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City College of San Francisco
What strategy will defeat the privatizers?
Monica Hill
volume:  
volume 34
issue 3
June 2013
imagestuff

A throng of City College of San Francisco students and other supporters of public education descend on City Hall during a March 14, 2013, rally. Photo: Nancy Reiko Kato / FS

The Accrediting Commission for Community and Junior Colleges (ACCJC) has been attacking California community colleges since 2001. In July, 2012, it bombarded City College of San Francisco (CCSF) with austerity demands and closure threats. An interim chancellor and the Board of Trustees endorsed ACCJC’s business-oriented vision and immediately began budget slashing.

But faculty, present and former students, and community activists erupted in anger. They organized a coalition, mounted loud protests, and enlightened many on the ultimate privatization designs in this urgent struggle.

What’s the best way to wage this battle? That’s what Save City College Coalition (Save CCSF) deals with on a daily basis. And Bay Area Freedom Socialist Party and Radical Women, instrumental in bringing together students and faculty in Save CCSF, are key leaders in these deliberations.

Forging a broad-based fight. The Save CCSF coalition worked from the outset for an inclusive, grass-roots opposition that united students, faculty, community organizations, staff workers, labor unions, and parents. They won over San Francisco voters, who overwhelmingly passed a ballot measure to fund CCSF.

Faculty have leaped to the defense of students, the progressive mission of CCSF, and their own jobs and union, American Federation of Teachers (AFT) Local 2121. Drawing in non-faculty classified staff has been difficult, because they’re demoralized by the unwillingness of campus union leaders of Service Employees International Union (SEIU) Local 1021 to fight back during the last several years of severe austerity cuts.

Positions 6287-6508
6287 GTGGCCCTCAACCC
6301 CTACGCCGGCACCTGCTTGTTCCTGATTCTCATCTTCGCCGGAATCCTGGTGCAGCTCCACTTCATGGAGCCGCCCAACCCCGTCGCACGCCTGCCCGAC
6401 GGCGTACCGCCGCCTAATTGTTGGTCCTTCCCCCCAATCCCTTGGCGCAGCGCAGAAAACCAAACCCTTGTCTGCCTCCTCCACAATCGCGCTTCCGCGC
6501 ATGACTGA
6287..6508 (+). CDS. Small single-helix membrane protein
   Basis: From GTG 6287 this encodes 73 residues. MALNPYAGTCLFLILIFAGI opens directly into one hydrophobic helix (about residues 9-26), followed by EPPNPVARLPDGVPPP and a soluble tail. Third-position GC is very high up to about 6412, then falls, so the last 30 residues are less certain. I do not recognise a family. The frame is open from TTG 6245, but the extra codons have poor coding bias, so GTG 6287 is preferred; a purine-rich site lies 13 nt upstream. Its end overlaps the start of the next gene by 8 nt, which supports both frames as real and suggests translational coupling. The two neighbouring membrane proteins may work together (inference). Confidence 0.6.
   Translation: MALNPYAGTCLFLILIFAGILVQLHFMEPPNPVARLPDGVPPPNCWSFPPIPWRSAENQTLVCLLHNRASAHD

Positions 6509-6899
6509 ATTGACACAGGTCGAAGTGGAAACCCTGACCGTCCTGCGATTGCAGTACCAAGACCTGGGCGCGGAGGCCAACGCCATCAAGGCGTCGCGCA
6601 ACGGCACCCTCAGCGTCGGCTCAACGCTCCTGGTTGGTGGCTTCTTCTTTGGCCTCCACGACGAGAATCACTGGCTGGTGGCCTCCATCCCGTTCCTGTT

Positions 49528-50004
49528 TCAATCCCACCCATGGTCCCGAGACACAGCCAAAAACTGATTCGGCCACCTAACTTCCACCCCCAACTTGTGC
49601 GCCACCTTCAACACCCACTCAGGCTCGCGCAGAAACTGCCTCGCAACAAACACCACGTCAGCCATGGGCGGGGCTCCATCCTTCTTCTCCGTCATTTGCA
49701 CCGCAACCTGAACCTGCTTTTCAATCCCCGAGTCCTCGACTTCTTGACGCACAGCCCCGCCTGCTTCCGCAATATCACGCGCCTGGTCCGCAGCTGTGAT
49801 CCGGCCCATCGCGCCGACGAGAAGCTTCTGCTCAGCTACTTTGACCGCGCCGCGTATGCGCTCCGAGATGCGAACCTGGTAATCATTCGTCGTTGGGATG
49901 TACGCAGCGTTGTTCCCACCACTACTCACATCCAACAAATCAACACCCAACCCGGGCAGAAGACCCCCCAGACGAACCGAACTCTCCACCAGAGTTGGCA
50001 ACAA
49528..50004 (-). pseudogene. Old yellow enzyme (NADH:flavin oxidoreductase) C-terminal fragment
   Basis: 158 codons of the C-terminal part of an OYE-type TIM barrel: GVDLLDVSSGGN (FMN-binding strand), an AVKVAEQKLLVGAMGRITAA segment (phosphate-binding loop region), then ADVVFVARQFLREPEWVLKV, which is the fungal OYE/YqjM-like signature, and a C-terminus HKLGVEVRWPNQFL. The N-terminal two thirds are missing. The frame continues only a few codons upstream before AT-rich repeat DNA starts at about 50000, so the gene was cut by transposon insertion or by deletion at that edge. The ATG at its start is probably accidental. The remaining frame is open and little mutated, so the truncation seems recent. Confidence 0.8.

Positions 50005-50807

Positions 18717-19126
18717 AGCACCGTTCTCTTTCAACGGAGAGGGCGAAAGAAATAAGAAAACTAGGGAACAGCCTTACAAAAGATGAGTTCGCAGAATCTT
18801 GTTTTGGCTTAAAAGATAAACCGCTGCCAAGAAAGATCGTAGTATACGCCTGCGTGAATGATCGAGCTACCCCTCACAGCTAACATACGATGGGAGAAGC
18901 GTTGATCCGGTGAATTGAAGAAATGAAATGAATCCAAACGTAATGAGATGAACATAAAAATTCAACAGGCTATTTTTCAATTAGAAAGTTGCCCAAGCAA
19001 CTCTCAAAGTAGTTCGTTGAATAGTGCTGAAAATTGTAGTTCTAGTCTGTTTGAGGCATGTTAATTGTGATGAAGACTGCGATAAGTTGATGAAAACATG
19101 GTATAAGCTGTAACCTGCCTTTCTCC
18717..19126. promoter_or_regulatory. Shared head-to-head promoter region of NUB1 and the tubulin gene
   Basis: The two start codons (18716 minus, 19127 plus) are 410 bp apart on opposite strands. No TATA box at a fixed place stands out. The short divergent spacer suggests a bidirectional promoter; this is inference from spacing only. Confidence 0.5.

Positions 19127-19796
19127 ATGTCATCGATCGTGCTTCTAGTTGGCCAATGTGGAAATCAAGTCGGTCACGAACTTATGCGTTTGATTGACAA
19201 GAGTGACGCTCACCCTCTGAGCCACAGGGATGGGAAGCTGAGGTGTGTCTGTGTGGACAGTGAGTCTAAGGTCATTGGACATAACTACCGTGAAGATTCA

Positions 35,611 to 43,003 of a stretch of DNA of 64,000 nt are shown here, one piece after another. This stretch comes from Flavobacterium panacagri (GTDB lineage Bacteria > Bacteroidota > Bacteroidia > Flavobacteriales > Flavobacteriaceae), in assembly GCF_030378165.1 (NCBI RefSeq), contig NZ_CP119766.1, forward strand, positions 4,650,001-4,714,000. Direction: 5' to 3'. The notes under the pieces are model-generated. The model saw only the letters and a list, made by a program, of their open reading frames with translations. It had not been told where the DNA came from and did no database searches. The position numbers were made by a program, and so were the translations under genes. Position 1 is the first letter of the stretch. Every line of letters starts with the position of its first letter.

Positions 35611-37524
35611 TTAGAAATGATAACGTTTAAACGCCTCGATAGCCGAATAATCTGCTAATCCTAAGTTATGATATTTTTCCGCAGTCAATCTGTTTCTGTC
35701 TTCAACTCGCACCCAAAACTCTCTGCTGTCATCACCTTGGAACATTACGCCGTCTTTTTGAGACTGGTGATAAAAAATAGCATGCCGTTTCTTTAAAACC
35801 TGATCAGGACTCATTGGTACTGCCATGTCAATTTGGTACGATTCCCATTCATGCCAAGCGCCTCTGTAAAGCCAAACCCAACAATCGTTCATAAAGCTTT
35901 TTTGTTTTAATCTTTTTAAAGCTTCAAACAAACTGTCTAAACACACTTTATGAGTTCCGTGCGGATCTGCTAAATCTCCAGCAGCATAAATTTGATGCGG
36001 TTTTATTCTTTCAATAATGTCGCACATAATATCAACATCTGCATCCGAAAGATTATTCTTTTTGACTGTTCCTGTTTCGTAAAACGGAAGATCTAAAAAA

FSP and RW have been spearheading the effort within the coalition to build ties between members of the two unions. These two main unions don’t have a history of collaboration. But solidarity is critical now, because of the looming fight over union contracts.

Already, ACCJC’s threats of closure have extracted pay cut and layoff concessions. Aggressive rank-and-file opposition and strike preparation would show that campus faculty and staff workers defend the unique programs and services that they provide at CCSF.

Both AFT and SEIU leadership have been reluctant to aggressively defy the corporate agenda of ACCJC. This behavior is tied directly to labor’s chummy relationship with the Democratic Party. Obama’s Department of Education is directing the “reforms” of the sham accreditors. Union ranks will need to demand that their own leaders fight hard against ACCJC and its union busting.

Getting to the root of the problem. A crucial debate among the Save CCSF activists is how broadly to characterize this struggle politically. That question of course affects what actions to take.

Much of the early efforts were focused narrowly on pressuring the Board of Trustees to use money from Proposition A to avoid the draconian cuts demanded by ACCJC. “Save City College first” was the thinking. “Address the sham accreditors and pro-capitalist ringleaders later.”